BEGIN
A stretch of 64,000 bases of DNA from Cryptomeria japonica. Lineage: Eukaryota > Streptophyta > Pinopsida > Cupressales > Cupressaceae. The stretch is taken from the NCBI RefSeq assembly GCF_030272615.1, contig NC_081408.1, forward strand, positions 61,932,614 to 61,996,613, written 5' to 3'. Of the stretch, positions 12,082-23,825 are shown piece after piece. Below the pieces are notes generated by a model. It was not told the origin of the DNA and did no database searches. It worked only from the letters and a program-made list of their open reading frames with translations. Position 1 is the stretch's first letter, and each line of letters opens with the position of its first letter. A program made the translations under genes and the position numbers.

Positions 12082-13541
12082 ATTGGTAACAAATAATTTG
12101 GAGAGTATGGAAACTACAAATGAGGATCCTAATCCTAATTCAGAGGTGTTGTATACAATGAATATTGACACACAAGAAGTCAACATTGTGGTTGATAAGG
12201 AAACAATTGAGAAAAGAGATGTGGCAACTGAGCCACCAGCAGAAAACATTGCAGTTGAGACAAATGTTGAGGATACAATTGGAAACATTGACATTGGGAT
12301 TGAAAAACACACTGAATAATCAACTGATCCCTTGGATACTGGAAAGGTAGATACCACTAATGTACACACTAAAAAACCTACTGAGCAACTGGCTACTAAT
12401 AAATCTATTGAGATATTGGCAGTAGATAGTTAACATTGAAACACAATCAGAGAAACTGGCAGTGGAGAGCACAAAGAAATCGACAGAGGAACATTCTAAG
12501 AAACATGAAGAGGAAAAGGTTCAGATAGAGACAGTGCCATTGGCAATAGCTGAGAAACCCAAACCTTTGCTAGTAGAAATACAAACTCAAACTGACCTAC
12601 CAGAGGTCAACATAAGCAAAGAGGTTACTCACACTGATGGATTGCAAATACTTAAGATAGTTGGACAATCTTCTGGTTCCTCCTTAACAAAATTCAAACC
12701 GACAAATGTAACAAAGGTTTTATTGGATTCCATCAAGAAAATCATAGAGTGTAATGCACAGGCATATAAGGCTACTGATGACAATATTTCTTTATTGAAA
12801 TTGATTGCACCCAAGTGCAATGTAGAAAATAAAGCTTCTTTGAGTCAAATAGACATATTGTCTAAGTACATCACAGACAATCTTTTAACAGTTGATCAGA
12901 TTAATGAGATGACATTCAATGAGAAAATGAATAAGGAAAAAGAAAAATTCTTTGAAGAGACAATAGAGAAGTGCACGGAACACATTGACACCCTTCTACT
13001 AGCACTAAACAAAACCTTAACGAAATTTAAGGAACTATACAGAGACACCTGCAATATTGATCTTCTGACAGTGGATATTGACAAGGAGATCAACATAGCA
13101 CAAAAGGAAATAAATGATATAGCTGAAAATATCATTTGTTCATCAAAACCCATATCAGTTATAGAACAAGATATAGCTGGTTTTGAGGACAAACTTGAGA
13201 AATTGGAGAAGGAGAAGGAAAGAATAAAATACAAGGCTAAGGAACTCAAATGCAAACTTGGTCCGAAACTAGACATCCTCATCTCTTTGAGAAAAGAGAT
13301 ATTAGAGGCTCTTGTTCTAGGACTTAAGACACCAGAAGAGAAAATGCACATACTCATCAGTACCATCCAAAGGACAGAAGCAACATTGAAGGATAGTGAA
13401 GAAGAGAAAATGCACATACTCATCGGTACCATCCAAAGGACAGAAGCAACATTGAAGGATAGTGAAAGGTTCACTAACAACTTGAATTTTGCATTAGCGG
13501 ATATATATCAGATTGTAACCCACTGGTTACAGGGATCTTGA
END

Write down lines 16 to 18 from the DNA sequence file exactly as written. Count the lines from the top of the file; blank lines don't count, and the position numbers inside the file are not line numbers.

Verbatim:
13301 ATTAGAGGCTCTTGTTCTAGGACTTAAGACACCAGAAGAGAAAATGCACATACTCATCAGTACCATCCAAAGGACAGAAGCAACATTGAAGGATAGTGAA
13401 GAAGAGAAAATGCACATACTCATCGGTACCATCCAAAGGACAGAAGCAACATTGAAGGATAGTGAAAGGTTCACTAACAACTTGAATTTTGCATTAGCGG
13501 ATATATATCAGATTGTAACCCACTGGTTACAGGGATCTTGA